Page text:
Darjeeling, Nov. 22: A Gorkha Janmukti Morcha meeting to “educate” garden workers on the interim set-up turned out to be a show of strength at a time when its rivals have started mobilising their supporters in the hills.
Four-five of the 80 gardens in the Darjeeling hills were open today with the management of Longview estate asking the 41 workers who had reported for duty to take leave.
The pre-scheduled meeting organised by the Darjeeling Terai-Dooars Plantation Labour Union at Chowk Bazar was part of the party’s continuous campaign to “educate” its supporters on the need to include the tauzi department and the Terai and Dooars in the proposed set-up.
The meeting assumed importance as both the Democratic Front, an anti-Morcha conglomeration, and the GNLF have recently started increasing their activities.
Most of the gardens were closed today, barring a few where supporters of the CPRM and the GNLF reported for work. “About four to five gardens reported partial work today,” said Sandeep Mukherjee, secretary of Darjeeling Tea Association.
Sources said in a couple of gardens in Kurseong subdivision’s Sonada Valley, about 10 per cent of the workforce reported for duty. The valley is a traditional CPRM bastion.
However, much of the drama was confined to the Longview tea garden, about 70km from Darjeeling where the GNLF had formed its unit recently. The sources said the Morcha supporters did not want the management to blow the siren, a report-for-duty order, in the morning. Instead, the party had demanded that the workers should be allowed to take a leave.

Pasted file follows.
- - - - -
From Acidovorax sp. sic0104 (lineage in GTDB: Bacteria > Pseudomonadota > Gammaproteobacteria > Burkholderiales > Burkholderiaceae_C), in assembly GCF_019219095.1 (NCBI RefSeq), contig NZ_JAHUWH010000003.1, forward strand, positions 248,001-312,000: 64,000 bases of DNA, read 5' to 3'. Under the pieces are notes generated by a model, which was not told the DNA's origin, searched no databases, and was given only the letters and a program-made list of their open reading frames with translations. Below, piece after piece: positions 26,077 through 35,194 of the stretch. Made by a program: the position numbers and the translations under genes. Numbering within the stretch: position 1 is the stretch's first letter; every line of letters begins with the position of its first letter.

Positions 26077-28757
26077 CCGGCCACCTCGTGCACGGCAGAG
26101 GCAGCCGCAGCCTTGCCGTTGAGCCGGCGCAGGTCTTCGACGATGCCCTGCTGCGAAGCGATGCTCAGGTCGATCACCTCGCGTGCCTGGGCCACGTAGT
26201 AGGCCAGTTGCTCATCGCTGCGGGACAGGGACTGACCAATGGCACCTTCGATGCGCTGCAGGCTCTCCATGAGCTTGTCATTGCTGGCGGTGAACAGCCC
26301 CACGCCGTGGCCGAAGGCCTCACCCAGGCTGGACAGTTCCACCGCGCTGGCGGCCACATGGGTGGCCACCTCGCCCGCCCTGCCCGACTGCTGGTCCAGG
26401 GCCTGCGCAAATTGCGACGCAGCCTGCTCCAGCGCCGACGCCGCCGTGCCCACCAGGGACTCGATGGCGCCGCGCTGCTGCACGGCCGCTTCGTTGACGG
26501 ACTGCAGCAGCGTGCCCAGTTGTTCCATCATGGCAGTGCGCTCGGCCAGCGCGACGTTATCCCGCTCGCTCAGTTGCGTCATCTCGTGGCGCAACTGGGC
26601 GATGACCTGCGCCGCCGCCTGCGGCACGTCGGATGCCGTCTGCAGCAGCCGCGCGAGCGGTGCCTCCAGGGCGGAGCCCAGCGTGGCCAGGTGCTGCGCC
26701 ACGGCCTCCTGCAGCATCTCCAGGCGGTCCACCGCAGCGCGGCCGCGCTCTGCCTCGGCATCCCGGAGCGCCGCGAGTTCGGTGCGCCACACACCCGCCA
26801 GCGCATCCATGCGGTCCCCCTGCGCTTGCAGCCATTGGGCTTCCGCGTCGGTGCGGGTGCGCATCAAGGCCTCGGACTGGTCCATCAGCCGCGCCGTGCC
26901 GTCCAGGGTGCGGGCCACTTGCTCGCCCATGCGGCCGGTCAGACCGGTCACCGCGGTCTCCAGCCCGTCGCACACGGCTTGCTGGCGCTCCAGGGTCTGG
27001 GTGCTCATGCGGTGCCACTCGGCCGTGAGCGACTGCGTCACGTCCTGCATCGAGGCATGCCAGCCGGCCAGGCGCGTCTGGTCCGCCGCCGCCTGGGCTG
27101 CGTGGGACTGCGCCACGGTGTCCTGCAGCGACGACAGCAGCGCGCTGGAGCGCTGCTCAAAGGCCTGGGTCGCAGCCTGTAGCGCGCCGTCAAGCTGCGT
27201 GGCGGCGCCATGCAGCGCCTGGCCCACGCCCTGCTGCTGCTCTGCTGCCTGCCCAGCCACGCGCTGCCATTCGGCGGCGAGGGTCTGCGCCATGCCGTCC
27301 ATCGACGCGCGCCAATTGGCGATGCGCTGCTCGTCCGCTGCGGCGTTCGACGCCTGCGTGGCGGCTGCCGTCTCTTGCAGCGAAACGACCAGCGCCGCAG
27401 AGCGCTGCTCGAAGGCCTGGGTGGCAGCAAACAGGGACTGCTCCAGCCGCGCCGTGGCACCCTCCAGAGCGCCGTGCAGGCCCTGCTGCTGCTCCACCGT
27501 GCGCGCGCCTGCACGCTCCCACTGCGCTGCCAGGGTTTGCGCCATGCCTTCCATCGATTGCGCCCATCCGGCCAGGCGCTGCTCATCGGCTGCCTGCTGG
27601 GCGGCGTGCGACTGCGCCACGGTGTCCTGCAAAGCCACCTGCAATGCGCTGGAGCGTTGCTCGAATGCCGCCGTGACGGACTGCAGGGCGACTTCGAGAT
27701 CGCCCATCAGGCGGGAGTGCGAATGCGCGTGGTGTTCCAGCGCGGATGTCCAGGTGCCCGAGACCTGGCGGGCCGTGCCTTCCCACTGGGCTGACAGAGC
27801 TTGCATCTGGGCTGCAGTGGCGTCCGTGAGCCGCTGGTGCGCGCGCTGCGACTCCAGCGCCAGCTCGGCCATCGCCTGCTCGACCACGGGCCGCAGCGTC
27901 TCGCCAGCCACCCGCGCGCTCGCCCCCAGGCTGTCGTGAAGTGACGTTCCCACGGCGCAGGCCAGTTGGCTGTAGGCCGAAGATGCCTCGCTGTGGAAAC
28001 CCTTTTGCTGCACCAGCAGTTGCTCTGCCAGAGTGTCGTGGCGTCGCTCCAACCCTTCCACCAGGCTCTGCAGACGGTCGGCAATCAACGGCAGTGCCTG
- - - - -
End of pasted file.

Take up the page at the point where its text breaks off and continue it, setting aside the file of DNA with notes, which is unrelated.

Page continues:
“Supporters of the GNLF, however, wanted the siren to be sounded as they wanted to join work. But the management decided not to blow the siren in the morning,” said a source.
Of the 1,200-odd workers, 41 reported for work, despite the siren not being played. But the Morcha affiliated union leaders told the management that if these workers were paid, all others who had gone on leave should also be paid their wages.
“Ultimately, the management asked the 41 workers to take an off while assuring them that they would be paid their wages,” said the source. Addressing the meeting at Chowk Bazar, Morcha general- secretary Roshan Giri took a dig at the GNLF.
“We have raised the issue of a separate statehood in Parliament but what have the previous MPs done?” He said in 1988, the formation of the DGHC facilitated the formation of the Siliguri Mahakuma Parishad. “There is no mahakuma parishad in the country and the formation was facilitated (by the GNLF) by the creation of the DGHC,” Giri said.